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1.
Transplant Cell Ther ; 28(10): 677.e1-677.e6, 2022 10.
Article in English | MEDLINE | ID: covidwho-1914740

ABSTRACT

During the COVID-19 pandemic, donor grafts are frequently cryopreserved to ensure that a graft is available before starting a conditioning regimen. However, there have been conflicting reports on the effect of cryopreservation on transplantation outcomes. Also, the impact of cryopreservation may differ in bone marrow (BM) transplantation (BMT) and peripheral blood stem cell (PBSC) transplantation (PBSCT). In this retrospective study, we analyzed the clinical data of both cryopreserved unrelated BMTs (n = 235) and PBSCTs (n = 118) and compared these with data from a large control cohort without cryopreservation including 4133 BMTs and 720 PBSCTs. Among the patients with cryopreserved grafts, 10 BMT recipients (4.3%) and 3 PBSCT recipients (2.5%) did not achieve neutrophil engraftment after transplantation, including 4 of the former and all 3 of the latter who died early before engraftment. In a multivariate analysis, cryopreservation was not associated with neutrophil engraftment in BMT but significantly delayed neutrophil engraftment in PBSCT (hazard ratio [HR], .82; 95% confidence interval [CI], .69 to .97; P = .023). There was an interaction with borderline significance between cryopreservation and the stem cell source (P = .067). Platelet engraftment was delayed by cryopreservation after both BMT and PBSCT. Only 2 cryopreserved grafts (<1%) were unused during the study period. The cryopreservation of unrelated donor BM and PBSC grafts is associated with a slight delay in neutrophil and platelet engraftment but an acceptable rate of graft failure. PBSC grafts may be more sensitive to cryopreservation than BM grafts. Cryopreservation is a reasonable option during COVID-19 pandemic, provided that the apheresis and transplantation centers are adept at cryopreservation. © 2022 American Society for Transplantation and Cellular Therapy. Published by Elsevier Inc.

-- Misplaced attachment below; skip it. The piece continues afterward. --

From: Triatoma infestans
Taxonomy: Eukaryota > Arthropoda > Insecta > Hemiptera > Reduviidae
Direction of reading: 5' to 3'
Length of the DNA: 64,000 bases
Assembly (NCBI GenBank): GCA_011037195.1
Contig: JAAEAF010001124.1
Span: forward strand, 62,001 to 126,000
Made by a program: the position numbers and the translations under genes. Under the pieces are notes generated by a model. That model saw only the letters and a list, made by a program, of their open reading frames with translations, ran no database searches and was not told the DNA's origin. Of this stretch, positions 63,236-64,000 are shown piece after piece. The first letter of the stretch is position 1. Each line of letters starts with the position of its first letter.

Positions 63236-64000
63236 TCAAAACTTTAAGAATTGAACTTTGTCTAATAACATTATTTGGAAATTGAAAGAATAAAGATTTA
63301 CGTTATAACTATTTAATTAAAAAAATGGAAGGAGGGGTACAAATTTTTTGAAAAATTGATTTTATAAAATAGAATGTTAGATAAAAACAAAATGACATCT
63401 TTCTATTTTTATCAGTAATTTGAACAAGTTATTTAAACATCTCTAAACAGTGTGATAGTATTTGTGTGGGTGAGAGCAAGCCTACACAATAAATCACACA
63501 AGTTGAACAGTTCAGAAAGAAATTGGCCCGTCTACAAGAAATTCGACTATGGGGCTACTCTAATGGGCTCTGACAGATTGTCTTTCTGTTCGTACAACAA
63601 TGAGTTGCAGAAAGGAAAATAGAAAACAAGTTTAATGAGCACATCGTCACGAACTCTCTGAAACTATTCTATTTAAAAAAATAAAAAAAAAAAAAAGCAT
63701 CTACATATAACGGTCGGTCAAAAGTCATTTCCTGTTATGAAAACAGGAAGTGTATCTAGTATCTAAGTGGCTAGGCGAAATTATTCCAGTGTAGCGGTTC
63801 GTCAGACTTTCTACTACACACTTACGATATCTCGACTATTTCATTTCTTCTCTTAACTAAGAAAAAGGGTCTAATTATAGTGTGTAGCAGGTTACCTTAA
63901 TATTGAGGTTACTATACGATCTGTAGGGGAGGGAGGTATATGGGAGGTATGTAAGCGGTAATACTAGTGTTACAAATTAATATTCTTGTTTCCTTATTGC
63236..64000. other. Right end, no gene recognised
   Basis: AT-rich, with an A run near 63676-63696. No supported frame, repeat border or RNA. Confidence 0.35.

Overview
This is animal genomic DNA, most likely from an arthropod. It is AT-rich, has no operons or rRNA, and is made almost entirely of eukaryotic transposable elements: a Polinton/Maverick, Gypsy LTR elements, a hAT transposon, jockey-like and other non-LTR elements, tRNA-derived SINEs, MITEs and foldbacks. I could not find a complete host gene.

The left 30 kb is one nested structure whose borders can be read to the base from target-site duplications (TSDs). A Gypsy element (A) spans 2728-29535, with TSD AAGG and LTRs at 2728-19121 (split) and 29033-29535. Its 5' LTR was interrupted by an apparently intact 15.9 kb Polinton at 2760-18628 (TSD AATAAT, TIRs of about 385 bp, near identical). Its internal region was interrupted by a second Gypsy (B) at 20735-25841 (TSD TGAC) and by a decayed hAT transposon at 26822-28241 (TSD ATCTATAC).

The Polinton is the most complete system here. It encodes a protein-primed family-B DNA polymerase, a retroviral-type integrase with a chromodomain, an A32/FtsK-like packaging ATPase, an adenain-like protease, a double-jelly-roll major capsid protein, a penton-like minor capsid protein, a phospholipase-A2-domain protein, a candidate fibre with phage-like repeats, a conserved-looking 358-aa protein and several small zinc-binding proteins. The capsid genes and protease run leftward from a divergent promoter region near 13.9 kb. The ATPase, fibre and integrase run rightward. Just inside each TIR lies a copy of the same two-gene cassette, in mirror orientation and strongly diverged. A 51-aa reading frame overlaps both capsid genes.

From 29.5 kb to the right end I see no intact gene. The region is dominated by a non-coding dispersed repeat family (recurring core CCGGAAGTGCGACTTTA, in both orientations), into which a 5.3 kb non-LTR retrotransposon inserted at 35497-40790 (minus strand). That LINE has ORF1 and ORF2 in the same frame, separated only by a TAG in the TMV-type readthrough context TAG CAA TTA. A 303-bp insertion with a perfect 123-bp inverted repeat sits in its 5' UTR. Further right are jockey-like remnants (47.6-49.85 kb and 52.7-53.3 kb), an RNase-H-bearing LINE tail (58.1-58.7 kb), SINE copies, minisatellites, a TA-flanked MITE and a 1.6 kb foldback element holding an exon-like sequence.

Subject(s)
COVID-19 , Graft vs Host Disease , Peripheral Blood Stem Cell Transplantation , Bone Marrow , COVID-19/epidemiology , Graft vs Host Disease/therapy , Humans , Japan/epidemiology , Pandemics , Retrospective Studies , United States
2.
Transplant Cell Ther ; 27(3): 270.e1-270.e6, 2021 03.
Article in English | MEDLINE | ID: covidwho-1108498

ABSTRACT